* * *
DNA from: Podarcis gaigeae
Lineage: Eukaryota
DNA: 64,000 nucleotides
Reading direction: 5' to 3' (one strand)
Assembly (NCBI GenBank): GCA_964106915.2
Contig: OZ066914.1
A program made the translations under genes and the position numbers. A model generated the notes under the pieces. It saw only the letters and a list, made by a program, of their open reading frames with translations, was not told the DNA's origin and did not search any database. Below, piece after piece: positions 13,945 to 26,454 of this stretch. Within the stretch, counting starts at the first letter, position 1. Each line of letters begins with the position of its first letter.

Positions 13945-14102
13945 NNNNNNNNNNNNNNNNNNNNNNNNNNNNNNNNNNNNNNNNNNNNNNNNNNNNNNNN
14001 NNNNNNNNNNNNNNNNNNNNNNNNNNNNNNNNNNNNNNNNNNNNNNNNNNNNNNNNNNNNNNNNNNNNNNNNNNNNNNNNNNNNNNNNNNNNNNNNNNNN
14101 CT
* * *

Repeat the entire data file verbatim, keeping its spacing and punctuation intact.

DNA from: Podarcis gaigeae
Lineage: Eukaryota
DNA: 64,000 nucleotides
Reading direction: 5' to 3' (one strand)
Assembly (NCBI GenBank): GCA_964106915.2
Contig: OZ066914.1
A program made the translations under genes and the position numbers. A model generated the notes under the pieces. It saw only the letters and a list, made by a program, of their open reading frames with translations, was not told the DNA's origin and did not search any database. Below, piece after piece: positions 13,945 to 26,454 of this stretch. Within the stretch, counting starts at the first letter, position 1. Each line of letters begins with the position of its first letter.

Positions 13945-14102
13945 NNNNNNNNNNNNNNNNNNNNNNNNNNNNNNNNNNNNNNNNNNNNNNNNNNNNNNNN
14001 NNNNNNNNNNNNNNNNNNNNNNNNNNNNNNNNNNNNNNNNNNNNNNNNNNNNNNNNNNNNNNNNNNNNNNNNNNNNNNNNNNNNNNNNNNNNNNNNNNNN
14101 CT